The End of Youth

Design Studio
Spring Semester 2023

The youthful optimism ushered in through the industrial revolution, facilitating the advent of a modernist architecture that explored an incredible freedom of form and space, culminating in a contemporary architecture of sometimes exhilarating form. Overtime, buildings have detached themselves from any concerns related to climate, geography, nature, and human conditions, to become more about technical possibilities focused on constant invention sometimes to the detriment of the buildings’ use or usefulness.
Architecture has often been an agent of that isolation and degradation through the typologies we design. They are easily complicit in reinforcing class segregations, cultural segregations, or even generational segregations. In a time of environmental collapse, economic fragility and rapidly aging societies, we are becoming more and more vulnerable, yet we live painfully separate and segregated lives from each other. We no longer have the built infrastructure to live together, even though we clearly need one another, as was made painfully evident by the COVID global pandemic. In short, the dismissal of the realities inherent to the context of buildings might be incompatible with a healthier, more responsible and more connected future.

This studio will ponder the place of architecture in this time of crisis and fragilities. The focus will be on a neighborhood of Zürich where students will immerse themselves in the local environment, social and economic context of the project through in-depth research. The course will unfold as a process that will help and encourage participants to imagine typologies that are multi-layered solutions in response to a predominant social vulnerability.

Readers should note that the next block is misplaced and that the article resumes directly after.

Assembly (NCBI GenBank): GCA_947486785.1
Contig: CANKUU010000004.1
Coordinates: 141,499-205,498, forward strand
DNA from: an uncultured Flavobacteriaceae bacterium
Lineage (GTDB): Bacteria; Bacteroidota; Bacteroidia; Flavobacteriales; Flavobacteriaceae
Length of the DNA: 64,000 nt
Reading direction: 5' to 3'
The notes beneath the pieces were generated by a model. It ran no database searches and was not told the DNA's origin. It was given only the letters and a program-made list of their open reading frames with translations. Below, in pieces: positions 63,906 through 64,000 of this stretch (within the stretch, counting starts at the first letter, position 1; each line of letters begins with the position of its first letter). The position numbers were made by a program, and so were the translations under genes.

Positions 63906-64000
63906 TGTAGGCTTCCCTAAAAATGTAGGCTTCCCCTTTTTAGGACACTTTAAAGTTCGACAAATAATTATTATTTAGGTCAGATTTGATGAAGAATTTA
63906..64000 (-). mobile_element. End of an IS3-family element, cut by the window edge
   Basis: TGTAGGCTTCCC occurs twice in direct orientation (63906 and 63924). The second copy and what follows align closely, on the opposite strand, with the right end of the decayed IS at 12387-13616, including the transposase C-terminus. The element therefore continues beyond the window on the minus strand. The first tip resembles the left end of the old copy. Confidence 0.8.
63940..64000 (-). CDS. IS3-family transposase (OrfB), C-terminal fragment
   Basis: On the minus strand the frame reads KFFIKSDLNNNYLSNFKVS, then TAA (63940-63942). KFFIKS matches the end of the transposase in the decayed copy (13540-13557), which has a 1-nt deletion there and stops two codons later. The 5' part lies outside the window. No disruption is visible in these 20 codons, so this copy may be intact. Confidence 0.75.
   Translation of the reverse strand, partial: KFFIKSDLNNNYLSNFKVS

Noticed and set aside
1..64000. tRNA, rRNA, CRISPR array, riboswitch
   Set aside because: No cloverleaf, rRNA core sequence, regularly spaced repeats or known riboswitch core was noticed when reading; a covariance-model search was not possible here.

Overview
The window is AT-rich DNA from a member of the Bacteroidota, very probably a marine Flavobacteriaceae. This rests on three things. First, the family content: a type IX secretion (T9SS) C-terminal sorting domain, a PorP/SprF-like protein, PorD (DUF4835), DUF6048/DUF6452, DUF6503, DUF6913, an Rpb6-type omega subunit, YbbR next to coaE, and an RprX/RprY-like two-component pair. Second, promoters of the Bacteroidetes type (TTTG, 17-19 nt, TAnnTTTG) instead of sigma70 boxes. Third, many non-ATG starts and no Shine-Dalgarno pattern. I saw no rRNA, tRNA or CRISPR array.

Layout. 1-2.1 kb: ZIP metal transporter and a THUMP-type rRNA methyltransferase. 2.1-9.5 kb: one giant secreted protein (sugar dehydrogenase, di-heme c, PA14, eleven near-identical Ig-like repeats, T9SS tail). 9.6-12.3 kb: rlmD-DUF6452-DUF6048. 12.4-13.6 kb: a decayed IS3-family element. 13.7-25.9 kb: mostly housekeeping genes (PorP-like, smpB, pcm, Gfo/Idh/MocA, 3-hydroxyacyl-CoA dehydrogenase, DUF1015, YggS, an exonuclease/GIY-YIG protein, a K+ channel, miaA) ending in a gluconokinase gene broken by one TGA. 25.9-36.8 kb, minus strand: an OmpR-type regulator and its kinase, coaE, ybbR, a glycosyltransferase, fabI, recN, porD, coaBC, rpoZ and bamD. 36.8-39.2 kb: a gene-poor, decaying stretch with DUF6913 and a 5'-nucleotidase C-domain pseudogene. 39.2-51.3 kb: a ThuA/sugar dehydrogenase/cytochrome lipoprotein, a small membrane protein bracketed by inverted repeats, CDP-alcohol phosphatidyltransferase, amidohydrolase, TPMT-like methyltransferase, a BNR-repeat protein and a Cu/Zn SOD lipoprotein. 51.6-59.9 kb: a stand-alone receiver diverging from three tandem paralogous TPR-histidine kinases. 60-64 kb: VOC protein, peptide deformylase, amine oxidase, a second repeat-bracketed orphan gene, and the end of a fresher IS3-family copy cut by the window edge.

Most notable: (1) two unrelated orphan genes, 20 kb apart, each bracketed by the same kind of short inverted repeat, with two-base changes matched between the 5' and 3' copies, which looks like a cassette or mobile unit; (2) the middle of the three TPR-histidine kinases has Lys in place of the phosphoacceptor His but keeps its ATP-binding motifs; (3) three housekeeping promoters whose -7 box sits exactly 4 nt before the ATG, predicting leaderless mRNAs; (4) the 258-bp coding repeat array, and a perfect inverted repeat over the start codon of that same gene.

View of Dachslernstrasse, 1945. Baugeschichtliches Archiv Zürich.


Martin Parr. New Brighton. Von „The Last Resort“, 1983-85


Construction of a traditional house, Pingpu, Guangxi China


Thomas Hirschhorn, „Simone Weil-Map“, 2020

Student Projects

Altstetten is a dynamic social mix. The neighborhood is a residential area, home to families with children, students, young adults, adults, as well as retired, older population, etc. Altstetten is also a place for working, for education, and for leisure with many sports facilities and green spaces. Our project anchor in Dachslernstrasse embodies this richness, as it is surrounded by many uses, users and programs: schools, retirement homes, religious spaces, a museum, a neighborhood community center, and a space for sport. However, the existing urban and architectural qualities would benefit from an intelligent intervention that contributes positively to a vibrant public life for the neighborhood. The initial research conducted about Altstetten is now to be deepened at the scale of the plot. We will analyze the existing functions, users, structures, and ecology of the immediate vicinities. The studio has a strong focus on continuity and interconnection between research and design processes. We therefore encourage a holistic understanding of the complexity and multi-layered realities of the site: Histories, Architectural Heritage, Narratives, Human Landscapes, Affective Heritage, Climate, Sustainability, Ambiances, and Economies remain topics until the end.

↗  click on corresponding project for more details

Rolf Imseng

Growing Together
Airas Sánchez Keller, Julian Rickenbacher

Madleina Fischer, Mike Zweidler

Building Bridges
Anouk Fischer, Laurianne Chassot

A New Old Center
Max Nagler, Matthias Bietenhard

A Seat at the Table
Helia Jamshidi, Laia Meier

Deniz Örün, Elina Leuba

Community Classroom
Dario Toppan, Oluwasegun Ogunsola

Altstetten's Public Living Room
Sahra Khan, Inès Rausis

Growing Diversity
Olivia Beeler, Charlotte Thallinger

Support Next Door
Adrienne Enz, Monika Grabski

A Place for a Caring Community
Samuel Santschi, Philipp Schmid

Melodies of Altstetten
Andela Pejici, Yann Schwaller

Re-Generation Werkstatt
Delphine Potterat, Loraine Limacher

Address & 

Prof. Mariam Issoufou
Chair for Architecture Heritage & Sustainability
ETH Zürich
Department of Architecture

HIL E 47.1
Stefano–Franscini–Platz 5
CH–8093 Zürich
+44 633 48 58